Islam in Iraq

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Sects of Islam in Iraq [1]
Religions percent
Shia Islam
65%
Sunni Islam
35%

The history of Islam in Iraq goes back almost 1,400 years to the lifetime of Muhammad (died 632).

Iraq's Muslims follow two distinct traditions, Shia and Sunni Islam. Arabic-speaking Shias are known as Iraqiyyuns, and Arabic-speaking Sunnis are known as Jaziran Arabs. Iraq is home to many religious cities important for both Shia and Sunni Muslims. Baghdad was a hub of Islamic learning and scholarship for centuries and served as the capital of the Abassids. Baghdad also is home to two prominent Shia Imams in what is known as Kadhimiya, Iraq, the city of Karbala has substantial prominence in Shia Islam as a result of the Battle of Karbala, fought in October 10, 680. Similarly, Najaf is renowned as the site of the tomb of Alī ibn Abī Tālib (also known as "Imām Alī"), whom the Shia consider to be the righteous caliph and first imām. The city is now a great center of pilgrimage from throughout the Shi'a Islamic world and it is estimated that only Mecca and Medina receive more Muslim pilgrims. The city of Kufa was home to the famed scholar Abu Hanifah, whose school of thought is followed by many Sunni Muslims internationally. Kufa was also the capital of the Rashidun Caliphate during the time of Ali. Likewise, Samarra is also home to the al-Askari Mosque, containing the mausoleums of the Ali al-Hadi and Hasan al-Askari, the tenth and eleventh Shia Imams respectively, as well as the maqam (or "point") of Muhammad al-Mahdi, who is the twelfth and final Imam of the Shia Madhhab. This has made it an important pilgrimage centre for Ja'farī Shia Muslims; in addition, some female relatives of Muhammad are buried in Samarra, making the city one of the most significant sites of worship for Shia Muslims and a venerated location for Sunni Muslims. Basra Iraq is also a prominent Shia area due to its significant role during the First Fitna, where Ali defeated Aisha during the Battle of the Camel.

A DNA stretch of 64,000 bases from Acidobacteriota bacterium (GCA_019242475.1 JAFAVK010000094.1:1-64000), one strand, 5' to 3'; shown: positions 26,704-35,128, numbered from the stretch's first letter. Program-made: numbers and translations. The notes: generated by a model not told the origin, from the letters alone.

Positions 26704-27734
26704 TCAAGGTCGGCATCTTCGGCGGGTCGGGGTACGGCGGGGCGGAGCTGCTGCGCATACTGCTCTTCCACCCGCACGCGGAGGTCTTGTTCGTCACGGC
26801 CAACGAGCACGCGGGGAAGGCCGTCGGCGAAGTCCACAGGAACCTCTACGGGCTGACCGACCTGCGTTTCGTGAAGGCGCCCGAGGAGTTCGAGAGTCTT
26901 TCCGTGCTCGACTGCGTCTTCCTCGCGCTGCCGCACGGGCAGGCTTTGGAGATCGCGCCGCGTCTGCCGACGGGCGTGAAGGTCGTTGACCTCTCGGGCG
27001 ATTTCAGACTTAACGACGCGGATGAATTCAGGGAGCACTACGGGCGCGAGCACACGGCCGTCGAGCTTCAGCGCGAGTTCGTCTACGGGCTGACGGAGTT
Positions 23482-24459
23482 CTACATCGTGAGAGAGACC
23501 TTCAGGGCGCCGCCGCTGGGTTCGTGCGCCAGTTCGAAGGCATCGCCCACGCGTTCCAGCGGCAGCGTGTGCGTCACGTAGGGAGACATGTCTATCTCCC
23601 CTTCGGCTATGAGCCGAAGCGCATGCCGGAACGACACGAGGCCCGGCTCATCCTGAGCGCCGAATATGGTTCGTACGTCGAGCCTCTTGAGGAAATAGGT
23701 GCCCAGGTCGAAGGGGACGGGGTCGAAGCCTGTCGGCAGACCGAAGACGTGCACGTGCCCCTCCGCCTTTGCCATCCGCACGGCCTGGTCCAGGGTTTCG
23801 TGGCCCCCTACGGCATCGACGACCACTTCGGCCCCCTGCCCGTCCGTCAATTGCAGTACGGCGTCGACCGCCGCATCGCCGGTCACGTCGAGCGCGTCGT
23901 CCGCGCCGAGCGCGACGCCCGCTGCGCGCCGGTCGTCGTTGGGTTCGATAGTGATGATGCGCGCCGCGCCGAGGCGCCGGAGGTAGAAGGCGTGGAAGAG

Smaller sects of Islam exist in the country, such as the small Shaykhist community concentrated in Basra and Karbala.

The Muslim population of Iraq is approximately Shia 65% and Sunni 35%.[1] Iraqi Kurds are mostly Sunni, with about 2% being Shi'a Faili Kurds.[citation needed] Most Kurds are located in the northern areas of the country, with most following the Shafi school of Islamic law but with some being members of either the Qadiri or the Naqshbandi Sufi tariqah.[citation needed]

See also[edit]

Notes[edit]

  1. ^ a b "Middle East :: IRAQ". CIA The World Factbook. 

Muslim (official) 95-98% (Shia 64-69%, Sunni 29-34%), Christian 1% (includes Catholic, Orthodox, Protestant, Assyrian Church of the East), other 1-4%[1]